Here is a complete walkthrough and tutorial on how to hack and penetrate W34kn3ss Level 1 (W34kn3ss: 1) of VulnHub.

W34kn3ss Level 1 Description

The matrix is controlling this machine, neo is trying to escape from it and take back the control on it , your goal is to help neo to gain access as a “root” to this machine , through this machine you will need to perform a hard enumration on the target and understand what is the main idea of it , and exploit every possible “weakness” that you can found , also you will be facing some upnormal behaviours during exploiting this machine.This machine was made for Jordan’s Top hacker 2018 CTF , we tried to make it simulate a real world attacks “as much as possible” in order to improve your penetration testing skills , also we but a little tricky techniques on it so you can learn more about some unique skills.The machine was tested on vmware (player / workstation) and works without any problems , so we recommend to use VMware to run it , Also works fine using virtualbox.Difficulty: Intermediate , you need to think out of the box and collect all the puzzle pieces in order to get the job done.The machine is already got DHCP enabled , so you will not have any problems with networking.Happy Hacking!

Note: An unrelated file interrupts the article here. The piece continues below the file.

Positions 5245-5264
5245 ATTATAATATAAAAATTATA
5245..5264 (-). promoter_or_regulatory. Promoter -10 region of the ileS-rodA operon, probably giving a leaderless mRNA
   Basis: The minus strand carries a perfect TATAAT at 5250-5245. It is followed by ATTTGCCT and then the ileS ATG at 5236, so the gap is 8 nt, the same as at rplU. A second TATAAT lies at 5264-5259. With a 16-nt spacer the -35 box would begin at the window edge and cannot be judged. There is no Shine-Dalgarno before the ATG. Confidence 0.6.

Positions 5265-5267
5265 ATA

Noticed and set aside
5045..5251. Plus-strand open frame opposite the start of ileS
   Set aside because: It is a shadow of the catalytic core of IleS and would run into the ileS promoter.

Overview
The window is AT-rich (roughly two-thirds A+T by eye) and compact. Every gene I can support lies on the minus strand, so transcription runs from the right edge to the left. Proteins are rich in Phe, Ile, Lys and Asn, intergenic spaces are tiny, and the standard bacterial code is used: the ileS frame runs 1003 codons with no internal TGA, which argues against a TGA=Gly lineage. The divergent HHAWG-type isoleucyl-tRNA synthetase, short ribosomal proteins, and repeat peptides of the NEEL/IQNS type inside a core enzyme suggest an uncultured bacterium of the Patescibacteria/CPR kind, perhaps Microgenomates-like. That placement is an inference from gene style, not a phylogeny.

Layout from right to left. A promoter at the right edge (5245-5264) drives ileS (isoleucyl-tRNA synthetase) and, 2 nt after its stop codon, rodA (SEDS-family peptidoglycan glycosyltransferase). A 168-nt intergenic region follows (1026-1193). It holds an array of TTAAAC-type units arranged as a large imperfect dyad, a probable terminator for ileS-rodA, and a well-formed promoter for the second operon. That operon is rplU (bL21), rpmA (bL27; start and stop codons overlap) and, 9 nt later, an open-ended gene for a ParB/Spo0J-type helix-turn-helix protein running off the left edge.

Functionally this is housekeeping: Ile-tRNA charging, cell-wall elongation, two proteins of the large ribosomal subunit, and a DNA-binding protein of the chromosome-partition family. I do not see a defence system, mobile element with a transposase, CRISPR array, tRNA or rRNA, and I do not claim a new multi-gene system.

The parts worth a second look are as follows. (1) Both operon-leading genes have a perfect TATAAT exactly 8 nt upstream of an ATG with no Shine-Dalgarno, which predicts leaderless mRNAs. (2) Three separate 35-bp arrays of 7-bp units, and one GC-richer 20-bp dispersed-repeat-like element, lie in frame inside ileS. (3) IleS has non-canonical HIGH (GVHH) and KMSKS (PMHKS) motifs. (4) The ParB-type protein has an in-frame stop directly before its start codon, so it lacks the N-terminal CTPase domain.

Author: askar

Download: [VulnHub]

W34kn3ss Level 1 Walkthrough

Below is a full hacking walkthrough video on how to solve and exploit W34kn3ss: 1 machine.

W34kn3ss: 1 machine walkthrough

Write-up on how the machine was compromised and exploited can also be read below.


W34kn3ss Level 1 was found by conducting a live host identification on the target network using netdiscover, a simple ARP reconnaissance tool to find live hosts in a network.

netdiscover -r

Doing an nmap scan on W34kn3ss Level 1 machine’s IP address found different ports available, namely: port 22 for SSH, port 80 for HTTP and port 443 for SSL/HTTPs.

Browsing first to showed an Apache2 Ubuntu Default page - which is pretty much the same webpage when browsed using its HTTPs version.

Examining the nmap scan revealed that the machine is using weakness.jth for its common name; and this information leads to adding weakness.jth to the host file pointing to the machine’s IP address.

Edit /etc/host file and add weakness.jth and the machine's IP address.

Browsing now to http://weakness.jth, a different landing page can be seen - wherein a “keep following the white rabbit :D” message was shown as well as an ascii art rabbit. The message was shown that is was written by n30.


dirb, a web content scanner was then used to brute force for any available files and directory on the website.

dirb http://weakness.jth

This resulted on finding the available URLs below that existed on the weakness.jth website.

http://weakness.jth/server-status (CODE:403)

Browsing to http://weakness.jth/robots.txt seems to be just a rabbit hole as it just showed a “Forget it !!” message.

However, browsing to http://weakness.jth/private leads to finding a “Cute File Browser with jQuery, AJAX and PHP” webpage that shows available notes.txt and files on it.

The file shows a public SSH rsa key.


While the notes.txt showed information that the key was generated using “openssl 0.9.8c-1”.

Vulnerability Identification